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As we learned with the Acer Timeline M3 we reviewed last month, Ultrabooks are not only growing in number, but in size. That’s the case with the Samsung Series 9, which comes in both 13.3- and 15-inch flavors. We took the latter for a spin to see how a larger footprint impacts the overall experience.
Whereas the Timeline M3’s 15-inch chassis pushed the boundaries of ultraportability with the inclusion of an optical drive and discrete graphics, the 15-inch Samsung Series 9 offers neither amenity and thus remains exceedingly thin, with a profile that’s just .58 at its thickest. It’s almost a pound lighter than the M3, too, at 3 pounds, 11 ounces.
So what does the larger size get you, if not added features? A larger screen, of course, along with a higher resolution. Folks who object to the 1366x768 res of nearly all of today’s 13-inch Ultrabooks will appreciate that the 15-inch Series 9 ups the ante to 1600x900 (as does the 13-inch Series 9, for that matter), matching just Asus’s UX31E in pixel count. Unlike the UX31E, and all other Ultrabooks we’ve seen so far, the Series 9’s screen has a matte surface, for a pleasantly reflection-free experience. It also gets quite bright, making it usable outdoors. Still, it remains a TN panel like the others, complete with the narrow viewing angles.
The Series 9’s keyboard also benefits from the wider footprint. The keys are nicely sized and spaced apart for comfortable typing, provided you don’t mind the shallow key press of the island keyboard. Backlighting is enabled when ambient lighting is sufficiently dim. The touchpad with integrated right and left buttons is large, smooth, and generally free of glitchiness, although multitouch gestures can be hit or miss.
The Series 9 comes with support for Intel’s Wireless Display, so you can wirelessly stream 1080p content to a larger HDTV or monitor, provided you pony up $100 or so for the necessary adapter.
The Series 9’s extreme thinness takes a slight toll on the ports department. The Ethernet port, for instance, is miniature, requiring use of an included dongle. For external display purposes, you get Micro HDMI and a shrunken VGA port, the dongle for which is sold separately. But those ports along with two USB 3.0 ports, one USB 2.0 port, and a media reader, meet the most common connection needs.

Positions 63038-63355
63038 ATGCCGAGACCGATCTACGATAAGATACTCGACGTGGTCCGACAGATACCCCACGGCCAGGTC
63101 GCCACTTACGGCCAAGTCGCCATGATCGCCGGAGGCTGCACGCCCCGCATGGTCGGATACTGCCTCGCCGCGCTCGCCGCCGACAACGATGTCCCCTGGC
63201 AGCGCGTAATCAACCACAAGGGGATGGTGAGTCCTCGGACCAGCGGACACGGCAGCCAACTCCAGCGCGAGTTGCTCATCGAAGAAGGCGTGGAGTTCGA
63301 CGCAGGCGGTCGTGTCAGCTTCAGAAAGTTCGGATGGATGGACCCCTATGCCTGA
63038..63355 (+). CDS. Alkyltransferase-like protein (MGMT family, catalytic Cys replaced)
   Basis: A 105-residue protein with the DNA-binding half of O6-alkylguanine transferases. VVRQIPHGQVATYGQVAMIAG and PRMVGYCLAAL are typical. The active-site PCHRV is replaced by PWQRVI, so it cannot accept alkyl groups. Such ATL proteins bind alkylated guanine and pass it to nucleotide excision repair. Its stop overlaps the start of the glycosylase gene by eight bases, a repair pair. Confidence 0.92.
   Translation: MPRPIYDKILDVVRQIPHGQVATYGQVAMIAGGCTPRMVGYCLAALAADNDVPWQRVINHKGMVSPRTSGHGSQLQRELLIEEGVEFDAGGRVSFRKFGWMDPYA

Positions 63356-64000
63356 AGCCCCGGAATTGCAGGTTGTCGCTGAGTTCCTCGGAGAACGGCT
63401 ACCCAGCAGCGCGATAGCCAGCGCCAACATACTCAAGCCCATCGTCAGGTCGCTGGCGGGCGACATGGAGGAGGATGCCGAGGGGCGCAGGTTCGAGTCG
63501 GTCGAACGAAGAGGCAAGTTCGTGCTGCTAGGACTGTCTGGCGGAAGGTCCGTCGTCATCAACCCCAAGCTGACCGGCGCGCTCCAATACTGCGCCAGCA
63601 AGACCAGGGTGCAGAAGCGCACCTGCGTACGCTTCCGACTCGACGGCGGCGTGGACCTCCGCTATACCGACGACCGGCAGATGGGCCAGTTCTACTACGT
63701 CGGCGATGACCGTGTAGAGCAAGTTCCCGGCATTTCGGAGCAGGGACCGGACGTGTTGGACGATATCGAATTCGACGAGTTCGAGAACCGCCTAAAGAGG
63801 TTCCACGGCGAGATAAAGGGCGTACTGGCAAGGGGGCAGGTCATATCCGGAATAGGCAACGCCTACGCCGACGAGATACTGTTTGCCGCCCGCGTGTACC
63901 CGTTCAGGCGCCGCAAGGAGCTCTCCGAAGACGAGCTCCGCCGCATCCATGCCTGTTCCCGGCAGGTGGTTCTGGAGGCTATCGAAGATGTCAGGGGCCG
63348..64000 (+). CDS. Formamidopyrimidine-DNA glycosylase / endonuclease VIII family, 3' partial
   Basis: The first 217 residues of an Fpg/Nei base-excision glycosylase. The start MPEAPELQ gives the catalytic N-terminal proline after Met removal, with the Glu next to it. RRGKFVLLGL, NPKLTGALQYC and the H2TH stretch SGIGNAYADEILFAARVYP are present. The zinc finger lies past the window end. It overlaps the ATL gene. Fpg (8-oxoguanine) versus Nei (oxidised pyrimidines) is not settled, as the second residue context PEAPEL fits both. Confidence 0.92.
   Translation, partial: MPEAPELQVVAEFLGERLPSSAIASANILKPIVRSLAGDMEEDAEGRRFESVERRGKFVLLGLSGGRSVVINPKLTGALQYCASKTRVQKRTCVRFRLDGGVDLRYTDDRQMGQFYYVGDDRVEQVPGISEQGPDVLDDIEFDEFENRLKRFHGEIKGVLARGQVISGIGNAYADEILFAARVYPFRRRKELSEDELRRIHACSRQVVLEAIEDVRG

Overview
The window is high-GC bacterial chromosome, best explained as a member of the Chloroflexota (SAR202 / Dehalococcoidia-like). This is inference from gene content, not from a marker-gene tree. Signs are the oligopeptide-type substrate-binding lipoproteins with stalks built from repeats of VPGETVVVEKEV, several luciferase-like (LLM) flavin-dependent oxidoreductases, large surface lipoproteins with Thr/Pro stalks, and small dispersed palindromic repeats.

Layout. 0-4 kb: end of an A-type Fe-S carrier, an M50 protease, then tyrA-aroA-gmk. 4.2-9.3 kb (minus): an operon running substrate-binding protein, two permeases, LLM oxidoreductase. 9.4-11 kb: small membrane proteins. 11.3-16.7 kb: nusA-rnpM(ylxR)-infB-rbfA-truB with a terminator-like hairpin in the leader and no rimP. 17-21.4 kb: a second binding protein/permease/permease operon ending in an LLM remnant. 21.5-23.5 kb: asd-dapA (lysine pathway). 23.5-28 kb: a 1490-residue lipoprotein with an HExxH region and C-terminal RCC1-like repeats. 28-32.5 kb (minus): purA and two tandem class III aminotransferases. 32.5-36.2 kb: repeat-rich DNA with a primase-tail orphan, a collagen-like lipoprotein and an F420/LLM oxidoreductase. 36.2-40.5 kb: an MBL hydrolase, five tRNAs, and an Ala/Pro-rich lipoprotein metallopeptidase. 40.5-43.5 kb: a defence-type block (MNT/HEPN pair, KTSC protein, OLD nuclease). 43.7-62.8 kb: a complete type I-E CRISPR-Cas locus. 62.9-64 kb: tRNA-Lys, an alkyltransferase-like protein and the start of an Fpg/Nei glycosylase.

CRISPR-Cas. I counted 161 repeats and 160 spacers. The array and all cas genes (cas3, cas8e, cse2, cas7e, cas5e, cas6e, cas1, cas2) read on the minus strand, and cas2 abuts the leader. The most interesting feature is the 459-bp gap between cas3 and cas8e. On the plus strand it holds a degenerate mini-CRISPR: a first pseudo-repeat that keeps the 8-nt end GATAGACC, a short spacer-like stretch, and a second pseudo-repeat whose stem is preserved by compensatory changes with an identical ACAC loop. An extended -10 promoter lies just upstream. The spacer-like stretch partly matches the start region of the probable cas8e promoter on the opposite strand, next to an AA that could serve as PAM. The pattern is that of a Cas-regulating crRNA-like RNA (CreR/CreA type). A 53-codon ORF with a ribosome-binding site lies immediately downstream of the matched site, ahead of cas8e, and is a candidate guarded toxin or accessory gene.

The Series 9 is a decent performer for this class, although we’re curious as to why Samsung went with the Core i5-2467M proc when the Core i5-2557M costs the same but has a 100MHz higher base clock and 300MHz more Turbo headroom. It amounts to the difference in scores between the Series 9 and our Asus UX31E zero-point (save for the latter’s anomalous Photoshop score). The Series 9’s 6Gb/s SSD makes for speedy sequential reads and writes (429- and 262MB/s, respectively), but offers a paltry 128GB of capacity. The notebook boots and resumes from sleep in short order, and the battery lasted a generous five hours and 29 minutes in our video rundown test.
Like many other Ultrabooks, the Series 9 has a unibody aluminum construction, but it eschews the brushed-metal aesthetic in favor of matte black surfaces accented by a polished aluminum edge. It’s a subtly handsome chassis with a strong hinge and sturdy feel. Is it worth its $1,500 asking price, which is on the high-end of the Ultrabook market? It is if you like the idea of a 15-inch ultraportable.
15-inch matte screen with 1600x900 resolution; sturdy, attractive chassis; capable performance.
Miniature Ethernet and VGA ports require adapter dongles; tough sell against the similarly spec’d but less expensive Asus UX31E.
|CPU||1.6GHz Intel Core i5-2467M|
|RAM ||8GB DDR3/1333, dual-channel|
|Chipset ||Intel HM65|
|Display ||15-inch, 1600x900|
|Storage||Samsung 128GB SSD|
|Connectivity||1 USB 2.0, 2 USB 3.0, Mini VGA, Micro HDMI, Mini Ethernet, headphone/mic, webcam, Bluetooth, Wi-Fi, 4-in1 media reader|
|Lap / Carry||3 lbs, 11.1 oz / 4 lbs, 5.2 oz|
|Premiere Pro CS3 (sec)||1,080||1,200 (-10.0%)|
|Photoshop CS3 (sec)||168.3||131|
|ProShow Producer (sec)||1,347||1,457 (-7.5%)|
|MainConcept (sec)||2,354||2,551 (-7.7%)|
|Quake III (fps)||217.3||214.2 (-1.4%)|
|Quake 4 (fps)||46.6||47.9|
|Battery life (min)||310||339|
Our zero-point ultraportable is an Asus Zenbook UX31E with a 1.7GHz Intel Core i5-2557M, 4GB of DDR3/1333 RAM, integrated graphics, a 128GB SSD, and Windows 7 Professional 64-bit.